Buildings for mass entertainment tradition and innovation in Herodian construction

Zeev Weiss*

*Corresponding author for this work

Research output: Contribution to journalArticlepeer-review

8 Scopus citations


The reign of Herod the Great, the builder-king, is characterized by large-scale construction that dramatically changed the face of ancient Palestine. The king's love of Graeco-Roman culture, and his wish to incorporate his kingdom into the Roman Empire politically, socially, and culturally, led him to establish games and build structures that would house performances, competitions, races, and other types of shows. The king's yearning for foreign culture was not limited to Roman mass entertainment, but also reflected in other realms of material culture and daily life-architecture, art, military, economy, and even education (Foerster 1996; Netzer 2009; Galinsky 2009; Geiger 1997). By constructing monumental buildings for mass entertainment, whether on the estates of his private palaces or in the cities throughout his kingdom, Herod changed the cultural habits of the local population and that which lay far beyond the bounds of his realm.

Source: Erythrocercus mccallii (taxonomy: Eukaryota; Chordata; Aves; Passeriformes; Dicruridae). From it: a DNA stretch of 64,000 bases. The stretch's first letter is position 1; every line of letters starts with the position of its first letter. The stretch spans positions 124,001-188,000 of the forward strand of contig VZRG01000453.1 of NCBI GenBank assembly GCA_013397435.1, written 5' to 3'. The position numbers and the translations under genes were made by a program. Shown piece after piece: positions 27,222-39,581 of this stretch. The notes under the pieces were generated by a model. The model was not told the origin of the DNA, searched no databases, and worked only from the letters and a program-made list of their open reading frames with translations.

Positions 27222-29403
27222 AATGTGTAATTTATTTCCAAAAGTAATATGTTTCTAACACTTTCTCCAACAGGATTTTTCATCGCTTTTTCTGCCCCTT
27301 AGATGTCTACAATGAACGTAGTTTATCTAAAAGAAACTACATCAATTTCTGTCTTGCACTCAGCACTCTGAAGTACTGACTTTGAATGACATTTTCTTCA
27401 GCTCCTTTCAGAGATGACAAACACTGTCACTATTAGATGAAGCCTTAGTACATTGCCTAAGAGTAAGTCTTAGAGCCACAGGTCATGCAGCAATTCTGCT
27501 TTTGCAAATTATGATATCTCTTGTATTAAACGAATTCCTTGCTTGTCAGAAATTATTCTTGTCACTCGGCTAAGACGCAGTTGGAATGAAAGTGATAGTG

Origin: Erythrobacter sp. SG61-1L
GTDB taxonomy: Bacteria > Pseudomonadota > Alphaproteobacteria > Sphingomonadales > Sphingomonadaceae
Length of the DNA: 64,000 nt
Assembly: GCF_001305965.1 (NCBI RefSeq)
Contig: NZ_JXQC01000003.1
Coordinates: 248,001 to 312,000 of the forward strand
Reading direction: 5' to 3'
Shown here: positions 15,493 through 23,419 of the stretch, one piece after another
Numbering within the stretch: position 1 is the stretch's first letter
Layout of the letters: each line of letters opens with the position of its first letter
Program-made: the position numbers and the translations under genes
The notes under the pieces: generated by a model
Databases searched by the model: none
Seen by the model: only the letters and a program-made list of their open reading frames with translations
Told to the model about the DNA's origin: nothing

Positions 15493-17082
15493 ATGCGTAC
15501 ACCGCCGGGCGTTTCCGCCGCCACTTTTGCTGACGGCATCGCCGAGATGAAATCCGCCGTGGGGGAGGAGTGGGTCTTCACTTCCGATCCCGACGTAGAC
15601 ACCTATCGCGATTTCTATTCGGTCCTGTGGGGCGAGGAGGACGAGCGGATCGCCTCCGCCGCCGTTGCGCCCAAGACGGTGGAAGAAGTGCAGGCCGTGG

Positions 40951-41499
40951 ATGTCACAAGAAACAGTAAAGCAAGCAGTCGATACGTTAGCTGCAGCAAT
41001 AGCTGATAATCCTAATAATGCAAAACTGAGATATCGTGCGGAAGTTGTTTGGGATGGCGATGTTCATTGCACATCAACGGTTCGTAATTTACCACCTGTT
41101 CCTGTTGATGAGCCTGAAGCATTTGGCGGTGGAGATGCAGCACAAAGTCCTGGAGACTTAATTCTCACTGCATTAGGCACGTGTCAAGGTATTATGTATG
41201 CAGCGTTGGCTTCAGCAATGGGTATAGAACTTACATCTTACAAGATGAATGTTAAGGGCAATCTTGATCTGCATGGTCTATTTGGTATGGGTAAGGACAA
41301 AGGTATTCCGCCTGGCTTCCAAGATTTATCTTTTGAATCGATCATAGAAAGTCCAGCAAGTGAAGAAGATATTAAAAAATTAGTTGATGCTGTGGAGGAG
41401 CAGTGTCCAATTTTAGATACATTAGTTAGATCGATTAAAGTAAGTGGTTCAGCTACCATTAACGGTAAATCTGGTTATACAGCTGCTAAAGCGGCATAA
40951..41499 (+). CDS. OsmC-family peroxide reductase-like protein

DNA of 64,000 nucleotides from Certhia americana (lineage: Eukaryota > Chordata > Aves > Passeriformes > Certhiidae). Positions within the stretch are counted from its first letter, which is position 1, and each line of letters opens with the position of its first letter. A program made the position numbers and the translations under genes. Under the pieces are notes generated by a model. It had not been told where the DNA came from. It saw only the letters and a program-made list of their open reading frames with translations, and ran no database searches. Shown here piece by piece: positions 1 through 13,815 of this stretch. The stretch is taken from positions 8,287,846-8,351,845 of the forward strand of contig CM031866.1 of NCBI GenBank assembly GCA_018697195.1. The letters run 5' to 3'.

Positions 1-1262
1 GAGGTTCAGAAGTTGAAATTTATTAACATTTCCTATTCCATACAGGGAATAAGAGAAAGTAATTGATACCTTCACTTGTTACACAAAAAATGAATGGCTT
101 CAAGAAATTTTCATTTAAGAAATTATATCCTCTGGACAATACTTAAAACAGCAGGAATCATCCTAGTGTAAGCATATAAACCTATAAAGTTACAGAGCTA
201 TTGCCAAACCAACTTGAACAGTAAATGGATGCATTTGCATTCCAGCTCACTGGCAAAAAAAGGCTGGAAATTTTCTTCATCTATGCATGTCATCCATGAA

Original languageAmerican English
Pages (from-to)98-107
Number of pages10
JournalNear Eastern Archaeology
Issue number2
StatePublished - 1 Jun 2014


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